The Board is prepared to proceed with a hearing on a disciplinary action against the Respondent, and the Respondent is prepared to contest the allegations against him at a hearing.  However, the Parties desire to compromise and settle the instant controversy upon the terms and conditions of the following Stipulated Agreement.  

Stipulated Agreement executed on May 10, 2018

  1. The Respondent agrees to provide a written report to his client regarding the boundary discrepancy found during the subject land survey, in accordance with NAC 625.700(2), including a recommended action to resolve, within thirty (30) days of the effective date of this Stipulated Settlement Agreement (“Agreement”).
  2. The Respondent agrees to complete, within ninety (90) days of the effective date of this Agreement, the following distance learning tutorials conducted by Gary Kent at Geolearn, on surveys and disputed boundaries: 
    1. “The Surveyor’s Judicial Role Series (Tutorial 1)—What is the Real Role of the Boundary Surveyor?”; and 
    2. The Surveyor’s Judicial Role Series (Tutorial 4)—Can the Surveyor Resolve Boundary Title Problems?”.
  3. The Respondent agrees to pay an administrative fine to the Board of Five Hundred and No/100 Dollars ($500.00), within thirty (30) days of the effective date of this Agreement.
  4. The Respondent agrees to pay the Board’s attorney’s fees incurred in this matter in the amount of Five Hundred Forty Dollars and Twenty-Six Cents ($540.26)
  1.  
LAZELL PREATOR, PE 014982
CASE NUMBER: 20180006
VIOLATION OF NRS 625.410 (2) & NAC 625.530

The office of the Deputy Building and Safety Director for the City of Las Vegas received a plan set entitled “Calverts Main Extension Plan”. The plan set included an irregular and misspelled signature of the City Engineer, Allen Pavelka, with his name signed “Alan” as opposed to the proper spelling “Allen.” The plan set further included a signature of a retired Director of Building and Safety, Chris Knight. Mr Preator asserts that he relied on a third party to acquire said signatures, and that said third party, unbeknownst to Mr Preator, obtained or affixed the forged signatures. Although Mr Preator denies forging the signatures at issue, he admits that he is responsible for documents that he seals and signs and that he is responsible to use due care and oversight to manage originals and copies of all documents he has signed and sealed.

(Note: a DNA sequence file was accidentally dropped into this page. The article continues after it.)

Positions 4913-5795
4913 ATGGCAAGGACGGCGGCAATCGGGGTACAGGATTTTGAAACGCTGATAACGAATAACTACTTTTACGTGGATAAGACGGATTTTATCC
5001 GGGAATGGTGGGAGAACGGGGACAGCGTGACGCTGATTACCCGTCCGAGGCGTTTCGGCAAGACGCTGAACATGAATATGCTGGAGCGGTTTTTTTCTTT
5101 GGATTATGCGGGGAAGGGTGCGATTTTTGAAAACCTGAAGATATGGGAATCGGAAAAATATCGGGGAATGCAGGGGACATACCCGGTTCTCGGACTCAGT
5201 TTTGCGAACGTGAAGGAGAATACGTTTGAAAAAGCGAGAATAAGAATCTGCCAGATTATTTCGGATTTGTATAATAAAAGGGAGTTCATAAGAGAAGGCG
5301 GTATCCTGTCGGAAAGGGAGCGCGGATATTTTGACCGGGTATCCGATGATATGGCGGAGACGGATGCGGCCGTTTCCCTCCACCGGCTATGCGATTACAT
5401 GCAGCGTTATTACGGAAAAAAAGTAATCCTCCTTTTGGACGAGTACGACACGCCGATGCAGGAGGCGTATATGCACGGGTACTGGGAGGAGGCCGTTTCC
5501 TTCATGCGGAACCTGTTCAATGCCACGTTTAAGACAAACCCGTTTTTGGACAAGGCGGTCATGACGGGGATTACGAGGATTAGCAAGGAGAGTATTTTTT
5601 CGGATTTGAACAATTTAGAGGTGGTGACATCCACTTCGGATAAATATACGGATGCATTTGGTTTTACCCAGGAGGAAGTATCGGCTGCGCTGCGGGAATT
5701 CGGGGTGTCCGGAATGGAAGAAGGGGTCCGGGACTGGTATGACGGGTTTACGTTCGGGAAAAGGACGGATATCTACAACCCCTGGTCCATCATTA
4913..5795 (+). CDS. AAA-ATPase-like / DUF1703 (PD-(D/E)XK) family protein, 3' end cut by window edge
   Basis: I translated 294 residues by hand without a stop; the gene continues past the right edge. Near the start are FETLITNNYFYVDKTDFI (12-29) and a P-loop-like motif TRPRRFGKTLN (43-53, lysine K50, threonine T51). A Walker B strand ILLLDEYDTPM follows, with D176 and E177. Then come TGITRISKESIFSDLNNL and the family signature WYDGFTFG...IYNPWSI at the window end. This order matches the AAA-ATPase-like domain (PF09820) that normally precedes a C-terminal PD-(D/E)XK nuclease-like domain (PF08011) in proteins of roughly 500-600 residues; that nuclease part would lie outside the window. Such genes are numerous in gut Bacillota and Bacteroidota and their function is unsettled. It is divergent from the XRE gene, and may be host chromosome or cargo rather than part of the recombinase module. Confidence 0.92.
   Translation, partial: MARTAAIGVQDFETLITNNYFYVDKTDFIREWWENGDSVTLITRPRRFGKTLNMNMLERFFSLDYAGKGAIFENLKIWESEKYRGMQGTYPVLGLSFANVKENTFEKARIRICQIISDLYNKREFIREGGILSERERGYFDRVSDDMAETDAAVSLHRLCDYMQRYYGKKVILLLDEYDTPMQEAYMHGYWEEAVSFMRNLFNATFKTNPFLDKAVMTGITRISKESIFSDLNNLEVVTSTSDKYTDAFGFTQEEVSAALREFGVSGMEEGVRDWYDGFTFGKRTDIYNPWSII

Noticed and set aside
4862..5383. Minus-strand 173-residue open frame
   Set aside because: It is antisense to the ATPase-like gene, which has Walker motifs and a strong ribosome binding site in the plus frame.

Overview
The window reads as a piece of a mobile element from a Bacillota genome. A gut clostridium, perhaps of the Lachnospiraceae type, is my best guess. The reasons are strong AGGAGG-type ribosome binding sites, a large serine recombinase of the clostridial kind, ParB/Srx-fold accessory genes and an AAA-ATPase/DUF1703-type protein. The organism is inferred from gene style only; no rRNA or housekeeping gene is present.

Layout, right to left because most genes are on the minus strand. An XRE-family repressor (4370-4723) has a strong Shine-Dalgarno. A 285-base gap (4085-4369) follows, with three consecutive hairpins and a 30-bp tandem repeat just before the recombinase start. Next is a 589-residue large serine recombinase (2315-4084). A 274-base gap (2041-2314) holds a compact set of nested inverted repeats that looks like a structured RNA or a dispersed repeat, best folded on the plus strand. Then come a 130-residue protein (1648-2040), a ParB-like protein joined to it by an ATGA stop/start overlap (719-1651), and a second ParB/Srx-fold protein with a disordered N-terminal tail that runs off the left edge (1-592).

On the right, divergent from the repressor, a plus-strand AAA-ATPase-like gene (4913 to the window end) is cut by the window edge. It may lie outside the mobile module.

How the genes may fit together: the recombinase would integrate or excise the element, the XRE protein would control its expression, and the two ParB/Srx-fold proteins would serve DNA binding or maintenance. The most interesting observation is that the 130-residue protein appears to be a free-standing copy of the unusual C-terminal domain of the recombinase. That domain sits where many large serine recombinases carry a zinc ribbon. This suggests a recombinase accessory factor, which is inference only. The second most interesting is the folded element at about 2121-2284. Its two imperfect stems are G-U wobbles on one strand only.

Pursuant to NAC 625.640, this matter may be resolved without a formal hearing by Stipulated Agreement.

Stipulated Agreement executed on November 8, 2018

    1. Mr Preator’s Nevada license shall be suspended for twelve (12) months following entry of this Agreement, pursuant to NRS 625.410 (2) and NAC 625.530, but with the suspension stayed and probation imposed for the duration of that time period.
    2. The stay of Mr Preator’s suspension may be lifted by the state board upon notice and the opportunity to be heard should Mr Preator fail to abide by the terms hereof.
    3. Mr Preator’s successful completion of probation is expressly conditioned upon his full compliance with the following conditions of probation:
      1. Mr Preator shall pay a fine of Five Hundred and No/100 Dollars ($500.00) for each forged signature at issue, for a total fine of One Thousand and No/100 Dollars ($1,000.00);
      2. Mr Preator shall draft and file a White Paper on the meaning of responsible charge or work in relation to the practice of professional engineering.
ROGER BLAIR, PE 024744
CASE NUMBER: 20180011
VIOLATION NRS 625.410 (6), NRS 625.410 (2), NRS 625.410 (5), NAC 625.520(1), NAC 625.530(1), & NAC 625.611

Mr Blair self-reported to the Nevada board discipline imposed against his Texas PE license by the Texas Board of Professional Engineers (“Texas Board”) for violations of the Texas Engineering Practice Act, the Texas Occupations Code, and the Texas Administrative Code, with regard to engineering services provided on a project.

The project consisted of a weld-up building to be used as a recreational facility and mechanic shop by the client. Mr Blair prepared, issued, signed, and sealed seven engineering design sheets for a metal building on the project, under the incorrect assumption that the building was a pre-engineered/manufactured building. Mr Blair did not include a disclaimer on the seven design sheets or a cover sheet indicating that his signature and seal only attested to the materials list as appropriate, thus his signature and seal attested to the entire engineering design. As such, Mr Blair’s signature and seal misled the client to reasonably believe the entire design met general engineering standards. It was subsequently determined that Mr Blair’s engineering design for the project was materially deficient in violation of 22 TAC §§ 137.33(n), 137.55(a) and (b), 137.57 (a), 137.57(b)(1)-(3), 137.63(a), 137.63(b)(1), 137.63(b)(4)-(6), and 137.77(h).

Mr Blair stipulated to the following violations in the Texas Consent Order:

  1. Based on the significance and extent of the deficiencies and lack of information, Mr Blair neglected to practice engineering in an honest, ethical, professional, careful and diligent manner, thus jeopardizing the public health, safety, and welfare. Thus, Mr Blair failed to practice engineering in an honest, ethical, professional, careful, and diligent manner, which when measured by generally accepted engineering standards and/or procedures endangered the public health, safety, and welfare in violation of 22 TAC §§ 137.55(a) and (b), 137.57 (a), 137.57(b)(1)-(3), 137.63(a), 137.63(b)(1), 137.63(b)(4)-(6); and
  2. Mr Blair is employed by and associated with the engineering firm Caiman Engineering, Inc., with firm registration number F-15209. On or about August 26, 2015, Mr Blair issued, signed, and sealed seven engineering design sheets for the project which lacked the firm’s title block and registration, which violated 22 TAC §§ 137.33(n) and 137.77(h).